The goal of single particle coherent diffractive imaging is to achieve near-atomic resolution imaging of cells, viruses and macromolecules complexes without the need for crystalline periodicity [1]. Because these samples have very weak X-ray scattering strength it is necessary to irradiate the sample with many photons - up to 1012 photons/molecule. In practice, the achievable resolution is limited by the degree of radiation damage to the molecule that occurs during the course of the X-ray pulse. In order to outrun radiation damage processes all these photons must be delivered within several femtoseconds.

Rather than demanding ever-shorter X-ray pulses in order to outrun sample damage, techniques for mitigating the effects of radiation damage can both relax the demands on FEL pulse length and enable higher resolution imaging. For example, encapsulating the sample in a thin sacrificial tamper layer can retard the rate of radiation damage. The tamper layer serves two purposes: it arrests the hydrodynamic expansion through inertial confinement, and reduces the rate of Coulomb explosion by supplying a bath of photo-induced free electrons to the sample.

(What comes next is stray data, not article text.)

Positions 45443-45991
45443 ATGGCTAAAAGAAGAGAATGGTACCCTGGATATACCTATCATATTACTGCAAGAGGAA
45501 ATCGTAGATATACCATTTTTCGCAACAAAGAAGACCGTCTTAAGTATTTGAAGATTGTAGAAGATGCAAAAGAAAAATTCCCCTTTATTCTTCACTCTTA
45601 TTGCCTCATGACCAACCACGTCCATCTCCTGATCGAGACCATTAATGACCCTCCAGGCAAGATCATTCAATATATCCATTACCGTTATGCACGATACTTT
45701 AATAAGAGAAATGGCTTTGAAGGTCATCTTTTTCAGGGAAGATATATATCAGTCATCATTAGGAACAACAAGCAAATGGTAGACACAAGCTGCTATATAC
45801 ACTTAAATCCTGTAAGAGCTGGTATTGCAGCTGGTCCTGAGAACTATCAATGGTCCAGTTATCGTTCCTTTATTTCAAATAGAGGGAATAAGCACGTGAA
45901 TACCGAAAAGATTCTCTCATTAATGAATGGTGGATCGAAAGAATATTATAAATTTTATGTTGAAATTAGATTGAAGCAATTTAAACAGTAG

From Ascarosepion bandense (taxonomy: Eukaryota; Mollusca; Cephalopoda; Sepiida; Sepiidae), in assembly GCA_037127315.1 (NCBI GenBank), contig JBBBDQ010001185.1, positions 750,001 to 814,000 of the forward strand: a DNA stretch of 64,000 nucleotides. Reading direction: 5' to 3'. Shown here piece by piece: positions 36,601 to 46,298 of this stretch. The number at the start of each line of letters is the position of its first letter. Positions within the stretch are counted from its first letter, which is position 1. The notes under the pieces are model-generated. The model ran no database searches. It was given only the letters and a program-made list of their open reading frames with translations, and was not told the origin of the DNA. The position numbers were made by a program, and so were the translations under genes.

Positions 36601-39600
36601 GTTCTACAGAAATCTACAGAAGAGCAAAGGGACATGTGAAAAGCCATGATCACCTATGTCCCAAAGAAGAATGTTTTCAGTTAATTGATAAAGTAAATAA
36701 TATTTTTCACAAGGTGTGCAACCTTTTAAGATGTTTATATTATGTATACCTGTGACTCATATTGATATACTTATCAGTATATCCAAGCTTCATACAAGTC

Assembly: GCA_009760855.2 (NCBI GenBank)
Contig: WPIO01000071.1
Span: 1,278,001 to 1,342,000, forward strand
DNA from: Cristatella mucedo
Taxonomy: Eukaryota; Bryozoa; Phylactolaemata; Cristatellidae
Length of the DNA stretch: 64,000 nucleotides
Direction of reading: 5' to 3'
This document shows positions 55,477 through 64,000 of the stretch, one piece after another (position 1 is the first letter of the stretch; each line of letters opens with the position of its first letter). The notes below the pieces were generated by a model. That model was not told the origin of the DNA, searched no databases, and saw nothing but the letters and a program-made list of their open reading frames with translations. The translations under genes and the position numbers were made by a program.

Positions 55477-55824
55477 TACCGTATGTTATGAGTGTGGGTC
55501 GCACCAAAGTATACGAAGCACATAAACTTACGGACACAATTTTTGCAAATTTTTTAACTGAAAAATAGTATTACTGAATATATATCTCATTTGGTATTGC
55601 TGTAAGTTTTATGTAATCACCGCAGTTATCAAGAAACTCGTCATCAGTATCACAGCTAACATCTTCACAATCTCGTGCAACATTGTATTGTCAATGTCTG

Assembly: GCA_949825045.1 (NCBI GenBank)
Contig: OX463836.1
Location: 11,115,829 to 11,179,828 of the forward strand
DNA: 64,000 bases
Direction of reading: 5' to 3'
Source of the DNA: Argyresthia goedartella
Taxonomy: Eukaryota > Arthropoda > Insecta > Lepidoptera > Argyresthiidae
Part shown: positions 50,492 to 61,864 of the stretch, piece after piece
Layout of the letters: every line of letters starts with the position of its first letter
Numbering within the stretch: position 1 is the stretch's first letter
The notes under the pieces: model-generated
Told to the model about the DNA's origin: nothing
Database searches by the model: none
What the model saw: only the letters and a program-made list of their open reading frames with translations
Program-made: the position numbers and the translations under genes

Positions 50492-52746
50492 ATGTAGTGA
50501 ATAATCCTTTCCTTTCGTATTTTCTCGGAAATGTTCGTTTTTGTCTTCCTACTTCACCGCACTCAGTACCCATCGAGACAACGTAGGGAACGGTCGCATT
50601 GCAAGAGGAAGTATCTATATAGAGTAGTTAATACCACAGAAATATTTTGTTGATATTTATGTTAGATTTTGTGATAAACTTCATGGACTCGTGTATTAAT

This experiment provides convincing experimental evidence that tampering can prolong sample lifetime in the ultra-intense XFEL beam. The conditions in single molecule imaging, where a macromolecule would be encased by a water layer, were emulated at FLASH using pillars of aluminium lithographically fabricated on silicon nitride membranes, and overcoated with a silicon tamper material. At 13.5 nm wavelength the aluminium scatters and absorbs strongly. The silicon layer provides the surrounding mass necessary for inertial confinement whilst remaining essentially transparent and invisible to X-rays.